Thursday, September 6, 2012

Why the Yankees Won't Collapse

Much has been made of the Yankees summer swoon, and rightly so. After all, double digit divisional leads don't typically evaporate in the span of six weeks, but that's exactly what has happened here in the second half.  Starting with a demoralizing four game sweep in Oakland in which all four Yankee defeats were of the one-run variety, the team in pinstripes has gone 20-25 (.444).  They have been even worse lately; since August 20th the Yanks are 5-9, allowing the charging Baltimore Orioles to catch them in the standings on Tuesday night, marking the first time since June 11th that Joe Girardi's team did not have sole possession of first place.  New York avoided getting swept at the Trop by salvaging a 6-4 win over the Rays in the series finale yesterday.  Meanwhile to the North, Toronto beat the O's 6-4, dropping Baltimore a game behind New York in the standings.

But that's subject to change by the end of the evening.  With the Yankees in town for a four game set at Camden Yards starting tonight, the birds have an opportunity to vault back into first place.  They'll send first half ace Jason Hammel (8-6, 3.54 ERA) to the hill in his first start since having knee surgery on July 16th.  The visitors will counter with 25 year-old rookie David Phelps (3-4, 3.13 ERA) in a matchup that seems to favor Baltimore, at least on paper.

But even if the Bronx Bombers lose again tonight, I think they're going to be fine for the rest of September. They're not going to suffer an epic meltdown like the one their Boston rivals endured last season.  Here's why:

Their schedule isn't that difficult
They get two precious off days to recuperate, and while 14 of their remaining 26 games are on the road, they don't have to do much traveling.  Only three of those games (Minnesota 9/24-9/26) will be played in a different time zone, which means no red-eye cross country flights to the West Coast. Their last ten games of the season--against the Twins, Blue Jays, and Red Sox--all qualify as favorable matchups.  Then again, the Red Sox had a soft schedule last September, too, and all those games against the Orioles did them no favors.  When a team is cold, it's cold, regardless of who is challenging them on the field.  For what it's worth, entering play today the Yanks have an 85.2 percent chance of making the playoffs with a 59.8 percent chance of winning the AL East (according to coolstandings.com).  By comparison, the site gives Baltimore 47.3 percent odds of advancing into the postseason and just a 17.2 percent chance of capturing the division flag.  The third place Rays, sitting one and a half games back of the Orioles, are viewed as the greater threat.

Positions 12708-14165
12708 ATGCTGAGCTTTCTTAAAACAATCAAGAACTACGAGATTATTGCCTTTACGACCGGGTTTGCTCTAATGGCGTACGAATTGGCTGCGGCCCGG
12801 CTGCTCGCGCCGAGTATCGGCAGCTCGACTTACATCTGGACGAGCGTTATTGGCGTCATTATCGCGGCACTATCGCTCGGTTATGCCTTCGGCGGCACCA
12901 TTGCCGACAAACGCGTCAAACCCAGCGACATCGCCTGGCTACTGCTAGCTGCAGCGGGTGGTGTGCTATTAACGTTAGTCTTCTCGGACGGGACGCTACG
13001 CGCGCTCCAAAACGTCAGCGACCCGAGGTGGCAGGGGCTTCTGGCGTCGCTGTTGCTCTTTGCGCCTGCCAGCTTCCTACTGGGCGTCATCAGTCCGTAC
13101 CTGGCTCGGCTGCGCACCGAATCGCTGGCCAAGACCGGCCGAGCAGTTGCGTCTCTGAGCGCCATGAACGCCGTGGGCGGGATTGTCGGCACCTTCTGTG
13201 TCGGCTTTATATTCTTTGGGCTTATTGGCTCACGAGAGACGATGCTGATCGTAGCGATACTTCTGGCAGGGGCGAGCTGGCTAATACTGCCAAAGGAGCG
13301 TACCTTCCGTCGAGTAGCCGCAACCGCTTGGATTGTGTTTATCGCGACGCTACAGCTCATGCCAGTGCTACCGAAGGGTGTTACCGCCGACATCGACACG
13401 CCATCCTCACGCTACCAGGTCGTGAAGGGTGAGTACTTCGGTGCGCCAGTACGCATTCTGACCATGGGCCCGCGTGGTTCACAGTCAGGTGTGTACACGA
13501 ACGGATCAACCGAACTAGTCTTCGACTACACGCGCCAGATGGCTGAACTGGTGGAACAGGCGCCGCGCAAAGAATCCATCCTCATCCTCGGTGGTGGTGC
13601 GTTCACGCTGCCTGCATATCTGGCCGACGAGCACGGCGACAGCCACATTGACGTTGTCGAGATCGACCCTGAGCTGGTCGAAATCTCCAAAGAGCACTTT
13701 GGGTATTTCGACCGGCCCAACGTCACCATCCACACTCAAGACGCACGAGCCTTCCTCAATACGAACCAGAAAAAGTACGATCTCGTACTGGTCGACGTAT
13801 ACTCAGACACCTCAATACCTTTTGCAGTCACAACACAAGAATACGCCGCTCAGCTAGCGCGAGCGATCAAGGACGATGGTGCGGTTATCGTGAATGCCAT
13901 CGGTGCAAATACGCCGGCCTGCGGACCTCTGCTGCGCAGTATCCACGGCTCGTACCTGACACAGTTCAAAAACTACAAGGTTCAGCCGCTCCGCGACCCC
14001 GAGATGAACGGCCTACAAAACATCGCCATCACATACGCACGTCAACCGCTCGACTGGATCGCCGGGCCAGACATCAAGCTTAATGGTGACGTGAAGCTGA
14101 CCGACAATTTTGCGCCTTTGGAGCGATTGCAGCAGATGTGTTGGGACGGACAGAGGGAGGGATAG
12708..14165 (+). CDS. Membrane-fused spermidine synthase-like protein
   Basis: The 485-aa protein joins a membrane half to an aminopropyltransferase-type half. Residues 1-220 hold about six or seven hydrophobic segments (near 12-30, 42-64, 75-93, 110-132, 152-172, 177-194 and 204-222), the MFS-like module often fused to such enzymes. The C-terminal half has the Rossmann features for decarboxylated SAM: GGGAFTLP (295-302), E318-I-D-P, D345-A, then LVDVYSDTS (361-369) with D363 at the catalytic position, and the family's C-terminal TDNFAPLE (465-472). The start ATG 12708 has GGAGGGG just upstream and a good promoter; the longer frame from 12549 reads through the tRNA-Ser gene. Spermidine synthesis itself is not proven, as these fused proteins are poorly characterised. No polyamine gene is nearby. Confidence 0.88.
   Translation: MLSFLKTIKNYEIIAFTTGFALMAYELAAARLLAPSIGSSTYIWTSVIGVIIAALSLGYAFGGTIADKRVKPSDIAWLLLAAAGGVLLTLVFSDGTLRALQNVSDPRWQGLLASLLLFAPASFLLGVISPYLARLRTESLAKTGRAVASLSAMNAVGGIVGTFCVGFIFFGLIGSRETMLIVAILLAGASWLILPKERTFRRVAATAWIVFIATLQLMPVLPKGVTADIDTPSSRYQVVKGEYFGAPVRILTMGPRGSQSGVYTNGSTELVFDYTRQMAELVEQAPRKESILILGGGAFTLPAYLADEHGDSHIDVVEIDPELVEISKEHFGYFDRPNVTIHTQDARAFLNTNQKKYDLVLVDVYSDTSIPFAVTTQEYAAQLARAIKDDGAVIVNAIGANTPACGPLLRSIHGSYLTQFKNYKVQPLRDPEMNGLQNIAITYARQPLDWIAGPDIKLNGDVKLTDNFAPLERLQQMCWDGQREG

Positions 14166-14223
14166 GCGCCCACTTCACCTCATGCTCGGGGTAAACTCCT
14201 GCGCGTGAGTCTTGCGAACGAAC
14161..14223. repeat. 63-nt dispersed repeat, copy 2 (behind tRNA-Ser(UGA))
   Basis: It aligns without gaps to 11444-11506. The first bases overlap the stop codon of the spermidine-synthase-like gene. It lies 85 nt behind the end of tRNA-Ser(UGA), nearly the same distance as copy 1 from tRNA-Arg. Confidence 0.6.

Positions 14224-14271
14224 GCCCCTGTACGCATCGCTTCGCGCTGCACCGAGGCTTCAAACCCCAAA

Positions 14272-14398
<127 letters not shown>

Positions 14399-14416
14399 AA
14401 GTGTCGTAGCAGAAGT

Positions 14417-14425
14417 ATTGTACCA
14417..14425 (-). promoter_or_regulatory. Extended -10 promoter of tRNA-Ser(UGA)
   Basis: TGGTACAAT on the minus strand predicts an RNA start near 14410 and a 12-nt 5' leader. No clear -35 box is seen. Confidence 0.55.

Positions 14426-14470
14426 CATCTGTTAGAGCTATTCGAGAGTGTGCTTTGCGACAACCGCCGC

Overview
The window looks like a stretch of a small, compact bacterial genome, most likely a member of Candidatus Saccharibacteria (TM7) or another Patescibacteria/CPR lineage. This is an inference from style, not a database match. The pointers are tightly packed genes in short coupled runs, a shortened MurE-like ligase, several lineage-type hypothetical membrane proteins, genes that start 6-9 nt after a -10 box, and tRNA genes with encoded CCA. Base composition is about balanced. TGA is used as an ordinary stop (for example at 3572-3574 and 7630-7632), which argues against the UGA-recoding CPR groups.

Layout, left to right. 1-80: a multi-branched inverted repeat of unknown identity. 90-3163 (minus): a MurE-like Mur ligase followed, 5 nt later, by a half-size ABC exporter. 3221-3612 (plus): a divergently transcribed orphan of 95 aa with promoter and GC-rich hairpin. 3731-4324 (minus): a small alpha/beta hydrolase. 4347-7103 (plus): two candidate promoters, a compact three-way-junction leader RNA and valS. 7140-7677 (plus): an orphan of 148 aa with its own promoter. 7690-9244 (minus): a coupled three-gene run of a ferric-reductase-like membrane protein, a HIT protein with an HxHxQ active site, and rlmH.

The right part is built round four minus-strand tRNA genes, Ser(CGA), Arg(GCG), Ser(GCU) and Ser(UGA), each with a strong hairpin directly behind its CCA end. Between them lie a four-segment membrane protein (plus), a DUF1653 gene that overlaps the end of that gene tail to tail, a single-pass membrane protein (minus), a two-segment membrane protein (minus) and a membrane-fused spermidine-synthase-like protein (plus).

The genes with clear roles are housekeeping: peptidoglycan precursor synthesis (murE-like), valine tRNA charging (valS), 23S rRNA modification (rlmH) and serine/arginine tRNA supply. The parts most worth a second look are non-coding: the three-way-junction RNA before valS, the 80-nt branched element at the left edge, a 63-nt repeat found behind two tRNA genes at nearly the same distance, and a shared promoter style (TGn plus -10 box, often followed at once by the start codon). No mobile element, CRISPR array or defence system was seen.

They're getting healthier
Injuries have played a big part in New York's second half slump, but with several key players back in action the Yankees will once again be a full fighting force.  Alex Rodriguez has returned from a six week stint on the Disabled List with a fractured hand (courtesy of Felix Hernandez) and Mark Teixeira, who's been sidelined with a grade 1 calf strain for the past ten days, could come back as soon as tomorrow.  While both players have declined in recent years, they're still above average hitters and proven run producers.   Teixeira's 81 RBI lead the team, and with a big September he could clear the 30 homer/100 RBI benchmarks for the ninth consecutive season (he needs seven and 19, respectively).  Robinson Cano and Curtis Granderson have been dinged up lately, which explains their recent slumps, but neither one figures to miss any time.  C.C. Sabathia hasn't skipped a beat since spending time on the DL last month, and the rotation will welcome back Andy Pettitte and Ivan Nova in the coming weeks.

The Orioles will fade
I know I sound like a broken record at this point, but it's going to happen, possibly as soon as this weekend.  Their luck will run out sooner or later, and when it does, kiss first place good-bye.  They have six more games with the Red Sox, and I'm hoping Boston can spoil their season the way they spoiled ours.  With a meaningless final month of baseball sitting in front of them, that's all Red Sox Nation really has to root for; the Revenge Sox, with Pedro Ciriaco playing the part of Robert Andino.

They're the Yankees
They're winning machines.  Going back to Don Mattingly's final season in 1995, this franchise has made the postseason every year except one (2008).  This a veteran team comprised of proven winners with plenty of big game experience under their belts.  The clubhouse is loaded with leaders (Pettitte, Derek Jeter, even A-Rod) who have all been there before and don't crack under pressure.  This team has been taking care of business for nearly a century now, and always seems to rise to the occasion.  They don't fold, and they won't. Because if they choke, it will be over Jeter's dead body.

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